does it work? Moderated by Beth Weise, USA Today Tejas Bhatt is Director of the Global Food Traceability Center at the Institute of Food Technologists. He directs its science and policy initiatives related to food traceability.

Institute Day 1, continued Monday, September 12: Monterey Plaza Hotel & Spa Dr. Alistair Douglas leads Asia operations for SmartAqua, a marine aquaculture, seafood and environmental advisory group. He developed a fillet-level traceability system that has demonstrated forensic traceability from a single piece of sushi to an individual animal is possible. Timothy Moore is the Senior Partnerships Advisor for the USAID Oceans and Fisheries Partnership (USAID Oceans). He is leading the development of multi-stakeholder partnerships to combat illegal fishing and promote sustainable fisheries management in Asia Pacific through the development and adoption of electronic seafood traceability systems. Eric Enno Tamm is the General Manager for Traceability Initiatives at Ecotrust Canada. In 2010, Ecotrust launched a seafood traceability system ThisFish—a state-of-the-art online social networking and seafood traceability program that maps seafood from boat to plate.

10:45—11:15 a.m.

Break



11:15—12:30 p.m.

Panel 2—Plant Forward



A growing global demand for a meat-based diet places higher stress on the planet’s resources.



Plants can often replace our favorite animal proteins—and the choices for consumers is growing.



How are innovative companies and chefs shifting our preferences to plant-based, planet-friendly,



and healthier alternatives, and how might they influence our food systems more widely?



Moderated by Russ Parsons, Saveur Magazine Dominique Barnes is CEO and Co-founder of New Wave Foods, a company with a mission to change the way we eat seafood. Through technology, they’re creating seafood substitutes crafted entirely in food laboratories. She has a Masters in Marine Biodiversity and Conservation from Scripps Institution of Oceanography. Jonathan Wolfson is co-founder and CEO of TerraVia (formerly Solazyme), a next generation food, nutrition and specialty ingredients company that harnesses the power of algae, the mother of all plants and earth’s original superfood. Its ingredients are incorporated in established products, as well as leading edge plant-based companies. Kasja Alger is the Executive Chef at Mud Hen Tavern. She also teaches vegan/vegetarian cooking classes and is currently working on a project developing plant-based recipes for the low income consumer. She’s always stressed the importance of taking meats away from the center of the plate.



12:30—1:45 p.m.

Lunch

1:45—2:45 p.m. The Global Food Initiative: A conversation with Janet Napolitano The University of California Global Food Initiative addresses one of the critical issues of our time: how to sustainably and nutritiously feed a world population expected to reach eight billion by 2025. The initiative aligns the university’s research, outreach and operations in a sustained effort to develop, demonstrate and export solutions—throughout California, the United States and the world—for food security, health and sustainability. Moderated by Juliet Eilperin, Washington Post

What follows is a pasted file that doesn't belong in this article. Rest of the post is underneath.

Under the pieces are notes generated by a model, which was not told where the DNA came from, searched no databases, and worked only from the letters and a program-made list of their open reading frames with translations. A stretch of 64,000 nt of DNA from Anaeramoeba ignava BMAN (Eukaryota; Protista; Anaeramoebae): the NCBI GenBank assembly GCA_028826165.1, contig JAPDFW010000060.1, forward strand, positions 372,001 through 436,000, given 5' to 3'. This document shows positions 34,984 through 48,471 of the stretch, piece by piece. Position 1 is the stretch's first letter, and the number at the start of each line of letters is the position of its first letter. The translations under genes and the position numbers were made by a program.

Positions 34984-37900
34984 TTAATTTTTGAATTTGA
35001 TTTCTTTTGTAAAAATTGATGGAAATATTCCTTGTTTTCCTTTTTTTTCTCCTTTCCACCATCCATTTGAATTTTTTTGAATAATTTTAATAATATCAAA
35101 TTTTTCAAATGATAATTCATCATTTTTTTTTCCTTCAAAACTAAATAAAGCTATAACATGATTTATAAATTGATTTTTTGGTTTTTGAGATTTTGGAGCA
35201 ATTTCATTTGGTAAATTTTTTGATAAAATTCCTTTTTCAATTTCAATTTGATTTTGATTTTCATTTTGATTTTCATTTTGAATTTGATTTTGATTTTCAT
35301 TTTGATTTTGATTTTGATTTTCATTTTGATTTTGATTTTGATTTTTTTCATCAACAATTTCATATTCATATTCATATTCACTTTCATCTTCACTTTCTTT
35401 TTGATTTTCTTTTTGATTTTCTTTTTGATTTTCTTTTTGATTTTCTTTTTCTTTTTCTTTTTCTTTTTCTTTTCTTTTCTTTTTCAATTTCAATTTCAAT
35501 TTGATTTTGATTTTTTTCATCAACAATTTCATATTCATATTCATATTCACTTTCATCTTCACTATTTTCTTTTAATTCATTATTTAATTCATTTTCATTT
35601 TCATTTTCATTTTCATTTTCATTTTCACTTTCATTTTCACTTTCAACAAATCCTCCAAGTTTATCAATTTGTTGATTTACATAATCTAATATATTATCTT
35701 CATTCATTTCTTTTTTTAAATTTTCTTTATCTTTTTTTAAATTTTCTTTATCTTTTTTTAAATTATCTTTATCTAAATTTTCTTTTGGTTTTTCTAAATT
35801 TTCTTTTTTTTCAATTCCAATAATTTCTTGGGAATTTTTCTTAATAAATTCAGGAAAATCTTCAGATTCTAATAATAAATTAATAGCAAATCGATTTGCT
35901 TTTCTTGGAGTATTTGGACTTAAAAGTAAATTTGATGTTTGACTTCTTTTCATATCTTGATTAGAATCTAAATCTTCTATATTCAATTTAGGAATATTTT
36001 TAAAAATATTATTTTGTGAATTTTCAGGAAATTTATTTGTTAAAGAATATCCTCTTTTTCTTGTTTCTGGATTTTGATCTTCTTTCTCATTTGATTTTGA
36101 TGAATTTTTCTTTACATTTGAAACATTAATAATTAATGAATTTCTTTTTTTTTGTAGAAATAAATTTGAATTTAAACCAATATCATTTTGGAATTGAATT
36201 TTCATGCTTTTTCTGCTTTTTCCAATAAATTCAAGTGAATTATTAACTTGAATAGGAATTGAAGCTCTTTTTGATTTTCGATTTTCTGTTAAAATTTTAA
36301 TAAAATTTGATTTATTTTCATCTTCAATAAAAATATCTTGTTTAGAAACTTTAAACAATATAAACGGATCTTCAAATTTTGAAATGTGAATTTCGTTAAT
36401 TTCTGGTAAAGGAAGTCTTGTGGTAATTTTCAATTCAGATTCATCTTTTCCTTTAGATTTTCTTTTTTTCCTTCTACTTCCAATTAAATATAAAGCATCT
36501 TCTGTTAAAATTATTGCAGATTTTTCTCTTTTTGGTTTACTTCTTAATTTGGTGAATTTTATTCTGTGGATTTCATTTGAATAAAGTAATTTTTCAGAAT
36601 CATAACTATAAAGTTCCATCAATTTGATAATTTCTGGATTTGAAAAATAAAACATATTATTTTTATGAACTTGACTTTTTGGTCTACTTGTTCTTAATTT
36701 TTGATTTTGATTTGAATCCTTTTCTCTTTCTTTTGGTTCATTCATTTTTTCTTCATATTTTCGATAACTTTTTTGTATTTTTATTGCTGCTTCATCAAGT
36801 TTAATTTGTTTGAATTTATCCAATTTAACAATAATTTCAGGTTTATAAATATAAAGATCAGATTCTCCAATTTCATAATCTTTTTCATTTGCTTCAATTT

Institute Day 1, continued Monday, September 12: Monterey Plaza Hotel & Spa





Janet Napolitano was named president of the University of California in 2013. In 2014—together with UC’s 10 chancellors—she launched the UC Global Food Initiative. Janet is a distinguished



public servant with a record of leading large, complex organizations at the federal and state



levels, serving as Secretary of Homeland Security from 2009-2012, and as Governor of



Arizona, 2003-2009.



Eating Indigenous: A conversation with Chef Alex Atala and “Sioux Chef” Sean Sherman

2:45—3:30 p.m.



How can eating locally grown, indigenous plants help support local communities and preserve



endemic cultures, all while bringing delicious food to the table? Moderated by Jane Black, Eat. Drink. Think. Chef Alex Atala’s restaurant D.O.M in São Paulo, Brazil has earned recognition as one of the Top 5 restaurants in the world through its unique style of cuisine using indigenous Brazilian ingredients, combined with a commitment to finding sustainable solutions for sourcing them.





Chef Sean Sherman, a Pine Ridge Oglala Lakota Sioux, has been cooking for 27 years. Over the



last few years, his main culinary focus has been on revitalizing indigenous foods systems in a



modern culinary context.



3:30—4:00 p.m.

Break